7 interesting film locations you can visit in åland
It’s not only ordinary visitors who like Åland. Film and TV producers have fallen in love with spots in Åland and chosen to make films and TV programmes here. We have listed some well-known locations you can visit when you come to Åland!
1. The lighthouse island of Lågskär from the film “The Disciple”
Lågskär, with its easily recognisable lovely red lighthouse, is located south of Mariehamn. This is where the psychological thriller “The Disciple” directed by Ulrika Bengts was filmed in 2012. The film is about a 13-year-old boy who came to Lågskär in 1939 to be a lighthouse keeper. The chief lighthouse keeper he meets rules life on the island and his family with an iron fist, and the film is about the mechanisms of power in the most open of all enclosed spaces: an island where you are trapped, although the horizon is clear and unbroken in all directions. “The Disciple” was chosen as Finland’s entry for best foreign film at the 2014 Oscars.
How to get there: You need a boat to get to Lågskär. You could contact one of the water taxi companies or hire a boat from someone like RoNo Rent if you feel comfortable about driving a boat yourself.
Ideas before your visit: When you visit Lågskär, you should – of course – climb up the lighthouse and enjoy the view. Take a picnic basket and enjoy a snack as you gaze on the view of the open sea. Lågskär is also a bird observatory and a Natura 2000 area, so make sure you take any rubbish home with you, take care as you move around and keep to the paths when you’re exploring the island.
2. The old fishing village in Käringsund from the tv series “Vi på Saltkråkan” (“we on seacrow island”)
Käringsund fishing village and natural harbour in Eckerö, western Åland, is a unique area with about fifty old fishing huts and boathouses. This will remind you of a time when fishing was an essential part of people’s livelihoods, and several scenes from Astrid Lindgren’s TV series “We on Seacrow Island” were filmed here.
How to get there: You can walk from Eckerö Linjen’s ferry pier in Eckerö Berghamn, in fact: it takes about ten minutes. In the summertime, there is also a mini-train that runs between Eckerö’s attractions. The journey by car from Mariehamn to Käringsund takes 30 minutes. You can also take the bus: get off in Storby or Berghamn and then walk the last stretch.
Ideas before you visit: There is plenty to see and do in Käringsund, so make sure to give yourself lots of time. When you’ve finished strolling around the fishing huts, taken selfies and eaten your picnic, you might want to visit the Åland Hunting and Fishing Museum, which is located nearby. Käringsund Game Safari and the Leklandet adventure playground in Eckeröhallen are also a stone’s throw from there. If you need to cool down in the sea, we recommend the beach at Käringsund Resort & Conference.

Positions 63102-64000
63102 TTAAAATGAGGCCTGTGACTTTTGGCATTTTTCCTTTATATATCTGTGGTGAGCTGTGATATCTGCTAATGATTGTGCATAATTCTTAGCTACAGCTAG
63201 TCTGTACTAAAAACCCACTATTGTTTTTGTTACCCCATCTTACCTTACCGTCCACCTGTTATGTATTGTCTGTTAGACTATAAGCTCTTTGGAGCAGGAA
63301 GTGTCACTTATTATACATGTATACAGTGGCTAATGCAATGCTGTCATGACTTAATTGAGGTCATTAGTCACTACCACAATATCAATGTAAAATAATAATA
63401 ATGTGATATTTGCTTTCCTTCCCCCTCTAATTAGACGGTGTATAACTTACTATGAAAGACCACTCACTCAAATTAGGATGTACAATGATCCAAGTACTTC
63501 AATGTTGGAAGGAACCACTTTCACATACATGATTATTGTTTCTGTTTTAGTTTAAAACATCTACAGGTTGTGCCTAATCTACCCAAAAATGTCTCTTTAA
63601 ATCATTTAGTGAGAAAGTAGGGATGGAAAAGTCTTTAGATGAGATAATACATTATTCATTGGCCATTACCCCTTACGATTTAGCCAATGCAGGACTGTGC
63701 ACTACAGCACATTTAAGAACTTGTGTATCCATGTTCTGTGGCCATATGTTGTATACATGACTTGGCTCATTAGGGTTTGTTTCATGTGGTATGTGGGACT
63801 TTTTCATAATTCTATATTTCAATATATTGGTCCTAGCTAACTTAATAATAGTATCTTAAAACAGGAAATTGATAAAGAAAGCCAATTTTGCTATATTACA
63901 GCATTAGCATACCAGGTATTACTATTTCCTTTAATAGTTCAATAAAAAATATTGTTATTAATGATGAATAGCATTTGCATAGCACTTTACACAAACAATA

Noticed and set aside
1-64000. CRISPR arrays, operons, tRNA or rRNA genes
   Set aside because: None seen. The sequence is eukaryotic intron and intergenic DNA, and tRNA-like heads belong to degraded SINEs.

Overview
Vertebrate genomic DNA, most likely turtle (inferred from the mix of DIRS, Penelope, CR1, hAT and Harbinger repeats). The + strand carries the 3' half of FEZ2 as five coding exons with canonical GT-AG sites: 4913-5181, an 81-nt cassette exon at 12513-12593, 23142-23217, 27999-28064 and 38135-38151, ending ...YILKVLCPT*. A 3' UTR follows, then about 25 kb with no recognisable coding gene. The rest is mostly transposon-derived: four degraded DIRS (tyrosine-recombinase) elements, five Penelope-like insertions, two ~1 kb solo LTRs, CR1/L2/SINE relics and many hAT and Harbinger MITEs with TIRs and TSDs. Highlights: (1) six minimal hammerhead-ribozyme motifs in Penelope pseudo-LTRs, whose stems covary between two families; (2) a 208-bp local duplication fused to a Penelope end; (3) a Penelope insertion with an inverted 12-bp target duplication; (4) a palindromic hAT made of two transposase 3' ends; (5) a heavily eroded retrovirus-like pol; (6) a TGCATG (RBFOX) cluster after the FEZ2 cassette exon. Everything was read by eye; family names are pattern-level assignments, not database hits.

3. Hermas farm museum on Enklinge from the film “Iris”
The Hermas Museum Farm is located on the island of Enklinge in Åland’s eastern archipelago. This is where Ulrika Bengt’s film Iris takes place, which is about the complex relationship between parents and children. Eight-year-old Iris is sent away from her comfortable 1890s life in Stockholm by her artist mother to live a simple archipelago life with a relative in Åland instead. She finds friends of her own age here and lives a glorious summer holiday life in the naturally beautiful archipelago.
How to get there: Take the archipelago ferries’ northern line (Norra Linjen) from Hummelvik in Vårdö on Åland’s main island. The ferry docks at Enklinge and the Museum Farm is two kilometres from the harbour – you can either walk there or go by car.
Ideas before you visit: The Hermas Farm Museum is only open in the summer, but if you come to Enklinge at other times of the year you can still view the archipelago farmhouse from the outside. Hermas is the last totally preserved group of old-fashioned farm buildings in the Åland archipelago and the farm boasts about 20 buildings. Wander around among the houses and you can feel as though you are transported back in time by hundreds of years. Read more about the Hermas Farm Museum here.
4. Viking village from viking warrior women
There is a Viking village in Kvarnbo, Saltvik, in the north–eastern part of Åland’s main island. This is where Urban Canyons filmed parts of the documentary Viking Warrior Women, which is about the female Viking warrior Signe. The film-makers were inspired by actual archaeological finds from a Swedish Viking grave, where it was established that the warrior buried there was a woman.